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Anyway, I have more advice again to share. It is a continuation of the last heap of advice I submitted.

To become an artist, professional or not, you need to think like one. Believe it or not, when you draw an object, you are drawing the object as you think it looks like, not the shapes, colours, and textures that are combined that create that object. I have got a small activity here that it doesn’t hurt to try. And don’t worry if you don’t get the result you want. My first tries looked like a chocolate carving that had been lying in the sun.

Activity 1:

  • Step 1: Test the above theory and copy a picture of some kind with a significant amount of detail in it. A portrait of someone, for example, is a good place to start.

  • Step 2: Simply try to copy the picture like you normally would. When most people do this, they are not drawing the picture, they are drawing a person that looks like the one in the other picture.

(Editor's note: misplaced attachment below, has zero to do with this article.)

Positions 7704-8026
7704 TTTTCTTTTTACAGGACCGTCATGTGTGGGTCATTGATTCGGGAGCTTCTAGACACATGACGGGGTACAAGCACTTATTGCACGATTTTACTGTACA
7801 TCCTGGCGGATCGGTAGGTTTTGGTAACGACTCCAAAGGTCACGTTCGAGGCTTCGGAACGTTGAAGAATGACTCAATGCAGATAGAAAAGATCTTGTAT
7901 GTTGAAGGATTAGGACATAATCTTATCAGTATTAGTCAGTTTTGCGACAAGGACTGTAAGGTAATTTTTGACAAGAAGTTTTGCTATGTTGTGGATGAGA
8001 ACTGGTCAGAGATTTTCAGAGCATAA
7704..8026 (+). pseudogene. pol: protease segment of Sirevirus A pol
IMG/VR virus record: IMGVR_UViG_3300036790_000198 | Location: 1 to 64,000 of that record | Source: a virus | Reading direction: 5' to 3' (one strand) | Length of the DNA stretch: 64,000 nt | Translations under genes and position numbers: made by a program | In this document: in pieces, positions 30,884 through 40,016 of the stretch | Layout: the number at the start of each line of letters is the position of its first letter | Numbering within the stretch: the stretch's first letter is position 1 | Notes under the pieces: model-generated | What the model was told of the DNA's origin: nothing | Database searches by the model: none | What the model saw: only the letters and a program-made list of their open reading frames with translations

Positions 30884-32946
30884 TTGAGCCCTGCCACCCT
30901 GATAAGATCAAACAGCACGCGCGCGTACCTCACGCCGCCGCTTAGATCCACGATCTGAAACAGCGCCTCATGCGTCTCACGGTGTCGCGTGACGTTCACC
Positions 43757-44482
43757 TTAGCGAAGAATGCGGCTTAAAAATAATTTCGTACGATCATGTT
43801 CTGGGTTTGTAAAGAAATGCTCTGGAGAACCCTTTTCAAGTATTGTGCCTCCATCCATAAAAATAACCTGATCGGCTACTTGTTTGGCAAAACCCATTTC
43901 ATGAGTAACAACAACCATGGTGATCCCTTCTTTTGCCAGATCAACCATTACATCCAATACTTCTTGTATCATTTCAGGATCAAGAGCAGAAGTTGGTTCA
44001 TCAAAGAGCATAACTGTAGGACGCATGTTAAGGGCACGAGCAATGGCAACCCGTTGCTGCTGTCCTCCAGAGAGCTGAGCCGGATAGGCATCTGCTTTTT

• Step 3: Test your mind and turn the image you are copying upside-down. Now try to draw it upside-down. Is it tough? Yes, it is, because you are no longer drawing a person. You are (or should be) drawing a bundle of proportionate lines and possibly colours.


Try it with other things. Draw trees, animals, scenes, and other things upside-down, up on a right angle, and whatever else you can manage. This is hard because you are no longer drawing animals or places, you are drawing the components that make it up.

Then again, with all that said, some things are simply insane to try to copy. Most pictures, especially many forms of painting, simply need suggestive lines or idealistic representations. What I mean by that is not everything needs to be choking with realistic detail. A tree, for example, can be implied by a mere combination of basic shapes and colours. You needn’t draw every leaf and branch.

And that concludes my second lot of rambling. If you are liking this advice and think I help you, please tell me so that I can continue submitting such entries.

   
Riiga
 
 


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